Jason Keller will receive a Master of Science degree during 2022 USask Spring Convocation.
Jason Keller will receive a Master of Science degree during 2022 USask Spring Convocation. (Photo: Submitted)

USask graduate’s research contributes to deeper understanding of mathematics behind plasmas

Jason M. Keller will receive a Master of Science degree during 2022 USask Spring Convocation in June.

Ever since he was a child, Jason M. Keller has enjoyed numbers, patterns and puzzles.

It’s perhaps fitting, then, that the University of Saskatchewan (USask) graduate is set to receive a Master of Science degree in mathematics during USask’s Spring Convocation in June, following the Bachelor of Science in Engineering degree he earned at the university in 2020. He credits his mentors, both in high school and at USask’s College of Arts and Science, with helping him on the road to academic success.

“Learning mathematics always felt mysterious and precious, as though you got to play with something absolutely fundamental that was always right in front of you, if you were looking for it,” he said.

Keller, who was born and raised in Unity, Sask., pursued his graduate degree under the supervision of Dr. Alexey Shevyakov (PhD) in the Department of Mathematics and Statistics. With his master’s studies now complete, Keller is looking forward to his graduation and to celebrating his achievements.

“I feel very happy with how everything turned out in the end. There is definitely a large sense of accomplishment and that sweet sense of relief once you finish everything,” he said. “However, I already find myself looking back fondly on some great moments in my classes, discussions with my supervisor and seminars with peers.”

Keller came to the department after earning his engineering physics degree with great distinction. When he pursued his bachelor’s degree, he held a competitive Undergraduate Student Research Award from the Natural Sciences and Engineering Research Council of Canada (NSERC) in the Department of Mathematics and Statistics, under the mentorship of Shevyakov. He continued under Shevyakov’s supervision for his master’s program and earned a prestigious NSERC Canada Graduate Scholarship.

As he pursued his master’s degree, Keller wrote a thesis titled Exact Equilibrium Solutions of the Magnetohydrodynamic Plasma Model. His graduate research contributes new knowledge to the field of plasma science, through enhanced models for plasma dynamics and the discovery of exact solutions to these models. His research results can be applied to problems in engineering, material science, astrophysics, nuclear physics and medicine, and his thesis has resulted in two articles that will be submitted for refereeing by top journals.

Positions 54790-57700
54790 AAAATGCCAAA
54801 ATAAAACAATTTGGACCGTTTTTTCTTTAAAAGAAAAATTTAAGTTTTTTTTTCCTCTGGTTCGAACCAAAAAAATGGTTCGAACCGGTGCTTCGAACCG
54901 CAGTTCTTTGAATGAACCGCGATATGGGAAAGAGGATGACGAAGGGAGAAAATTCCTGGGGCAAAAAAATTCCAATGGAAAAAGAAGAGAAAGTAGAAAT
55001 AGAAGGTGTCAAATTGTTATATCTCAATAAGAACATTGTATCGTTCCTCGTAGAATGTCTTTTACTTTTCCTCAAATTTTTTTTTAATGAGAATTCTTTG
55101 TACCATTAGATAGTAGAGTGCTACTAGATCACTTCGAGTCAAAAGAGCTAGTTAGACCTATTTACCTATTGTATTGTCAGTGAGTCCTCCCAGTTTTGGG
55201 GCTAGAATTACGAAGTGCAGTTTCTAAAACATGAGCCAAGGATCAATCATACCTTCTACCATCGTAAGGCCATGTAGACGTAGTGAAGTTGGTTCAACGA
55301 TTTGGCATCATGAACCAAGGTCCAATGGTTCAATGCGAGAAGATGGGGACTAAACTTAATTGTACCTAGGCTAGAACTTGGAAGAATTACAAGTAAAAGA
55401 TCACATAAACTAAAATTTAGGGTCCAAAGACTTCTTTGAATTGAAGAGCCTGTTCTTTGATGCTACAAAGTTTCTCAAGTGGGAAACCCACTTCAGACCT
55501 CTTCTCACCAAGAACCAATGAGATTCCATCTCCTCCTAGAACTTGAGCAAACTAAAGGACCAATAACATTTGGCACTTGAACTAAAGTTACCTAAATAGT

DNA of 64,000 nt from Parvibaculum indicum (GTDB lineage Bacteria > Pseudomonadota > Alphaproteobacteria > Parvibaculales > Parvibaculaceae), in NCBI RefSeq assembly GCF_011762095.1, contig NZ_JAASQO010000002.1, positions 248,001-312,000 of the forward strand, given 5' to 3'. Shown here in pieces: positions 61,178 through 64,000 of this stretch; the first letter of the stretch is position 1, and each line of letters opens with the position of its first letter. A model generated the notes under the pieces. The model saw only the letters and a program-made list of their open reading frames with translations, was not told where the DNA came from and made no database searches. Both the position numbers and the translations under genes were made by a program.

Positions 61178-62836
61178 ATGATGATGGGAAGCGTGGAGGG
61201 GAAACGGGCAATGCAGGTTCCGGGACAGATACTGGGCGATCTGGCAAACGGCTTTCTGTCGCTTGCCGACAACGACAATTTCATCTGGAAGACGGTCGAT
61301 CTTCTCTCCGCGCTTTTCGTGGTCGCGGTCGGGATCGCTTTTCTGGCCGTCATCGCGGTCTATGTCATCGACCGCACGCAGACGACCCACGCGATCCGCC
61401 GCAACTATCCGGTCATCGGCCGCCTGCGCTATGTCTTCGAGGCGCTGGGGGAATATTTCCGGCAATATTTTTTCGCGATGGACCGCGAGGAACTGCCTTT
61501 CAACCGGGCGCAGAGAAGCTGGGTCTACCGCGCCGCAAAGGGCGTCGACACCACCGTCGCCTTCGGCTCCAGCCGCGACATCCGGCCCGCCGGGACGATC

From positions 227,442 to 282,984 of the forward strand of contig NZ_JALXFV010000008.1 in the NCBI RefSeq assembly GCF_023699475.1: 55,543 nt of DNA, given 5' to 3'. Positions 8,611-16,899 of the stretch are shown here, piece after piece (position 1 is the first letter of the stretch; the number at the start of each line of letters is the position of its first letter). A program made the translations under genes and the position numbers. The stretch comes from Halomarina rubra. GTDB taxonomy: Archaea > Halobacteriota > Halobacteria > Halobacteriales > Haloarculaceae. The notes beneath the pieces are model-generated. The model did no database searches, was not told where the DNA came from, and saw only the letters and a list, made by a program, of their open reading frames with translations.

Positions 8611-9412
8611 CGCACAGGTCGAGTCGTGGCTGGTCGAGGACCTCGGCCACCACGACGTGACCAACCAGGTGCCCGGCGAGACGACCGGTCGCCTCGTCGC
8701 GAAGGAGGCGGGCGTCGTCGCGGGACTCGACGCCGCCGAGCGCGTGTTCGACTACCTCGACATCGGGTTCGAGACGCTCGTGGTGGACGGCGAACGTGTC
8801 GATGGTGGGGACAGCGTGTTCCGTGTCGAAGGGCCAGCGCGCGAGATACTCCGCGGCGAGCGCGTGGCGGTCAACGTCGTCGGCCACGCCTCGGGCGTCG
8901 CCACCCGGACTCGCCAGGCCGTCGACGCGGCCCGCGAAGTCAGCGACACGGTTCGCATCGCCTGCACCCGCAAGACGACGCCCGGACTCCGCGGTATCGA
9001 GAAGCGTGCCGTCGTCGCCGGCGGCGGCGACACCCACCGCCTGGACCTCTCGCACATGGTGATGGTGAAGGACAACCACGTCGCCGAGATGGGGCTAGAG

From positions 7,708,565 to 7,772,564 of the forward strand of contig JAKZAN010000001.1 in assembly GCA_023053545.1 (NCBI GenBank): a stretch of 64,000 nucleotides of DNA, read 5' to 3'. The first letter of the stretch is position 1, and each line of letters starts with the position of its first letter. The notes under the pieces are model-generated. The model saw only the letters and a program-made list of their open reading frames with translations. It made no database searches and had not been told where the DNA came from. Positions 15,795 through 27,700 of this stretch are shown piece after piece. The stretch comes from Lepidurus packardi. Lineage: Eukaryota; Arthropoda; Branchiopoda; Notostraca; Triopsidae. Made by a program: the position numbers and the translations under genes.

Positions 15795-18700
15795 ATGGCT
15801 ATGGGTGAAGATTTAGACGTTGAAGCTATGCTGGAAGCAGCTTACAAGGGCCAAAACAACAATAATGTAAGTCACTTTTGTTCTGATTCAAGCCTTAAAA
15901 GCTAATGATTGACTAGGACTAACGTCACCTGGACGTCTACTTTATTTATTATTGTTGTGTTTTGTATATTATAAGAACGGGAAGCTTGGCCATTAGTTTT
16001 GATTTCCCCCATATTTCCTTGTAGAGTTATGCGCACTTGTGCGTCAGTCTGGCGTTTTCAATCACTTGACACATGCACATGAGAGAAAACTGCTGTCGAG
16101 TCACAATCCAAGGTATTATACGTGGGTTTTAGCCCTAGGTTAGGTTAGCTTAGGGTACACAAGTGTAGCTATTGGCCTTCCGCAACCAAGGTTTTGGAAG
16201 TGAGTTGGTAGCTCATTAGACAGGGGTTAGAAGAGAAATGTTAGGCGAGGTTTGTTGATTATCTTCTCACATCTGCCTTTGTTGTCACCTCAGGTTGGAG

“Plasma dynamics has very rich mathematical structure due to its complexity along with a lot of open problems and areas of research,” Keller said. “It aligned with a lot of the content I really enjoyed from my applied mathematics courses.”

Dr. Steven Rayan (PhD), a faculty member in the Department of Mathematics and Statistics and the chair of Keller’s thesis examination committee, said Keller gave a spellbinding presentation as part of the thesis defence process and demonstrated broad knowledge in answering committee members’ questions.

“Jason’s work is focused on plasma, which is one of the fundamental states of matter in nature,” said Rayan, who is also the director of USask’s Centre for Quantum Topology and Its Applications (quanTA).

“This kind of matter is highly electrically charged—when you see lightning in the sky, you’re seeing plasma in action. Without plasmas, Las Vegas would be a very different place, as neon signs are a key example of how we have harnessed plasmas for everyday use. Today, plasma TVs and display panels are the successor to this kind of technology. Plasma engineering doesn’t stop here and is leading to a wide array of remarkable new technologies that are on the horizon. A better understanding of the mathematics behind plasmas is a key step in these advancements, and this is exactly what Jason accomplishes in his thesis.”

Keller’s thesis also included many high-quality colour figures that he crafted. As a result of his excellent work, the committee nominated him for both the USask master’s thesis awards and the Western Association of Graduate Schools thesis award.

When asked about his advice for success as a post-secondary student, Keller said it’s important to “always put fundamental understanding first, especially in any of the STEM (Science, Technology, Engineering and Mathematics) fields.”

“A solid understanding of the basics will help you get better grades, do more in less time and make the course more enjoyable,” he said. “So many subjects—especially in mathematics—build off the subjects before it, so you really need to understand that groundwork before you can move forward.”

With his master’s degree now complete, Keller is making plans for the future. He recently accepted an industry job at Siemens EDA, in the area of research and development.

“I am very happy with the position and am taking it as a great opportunity to hone my programming skills,” he said. “I have started studying mathematics in my leisure and am finding it very enjoyable. I am currently part of several musical groups and will be putting more time into that area of my life.”

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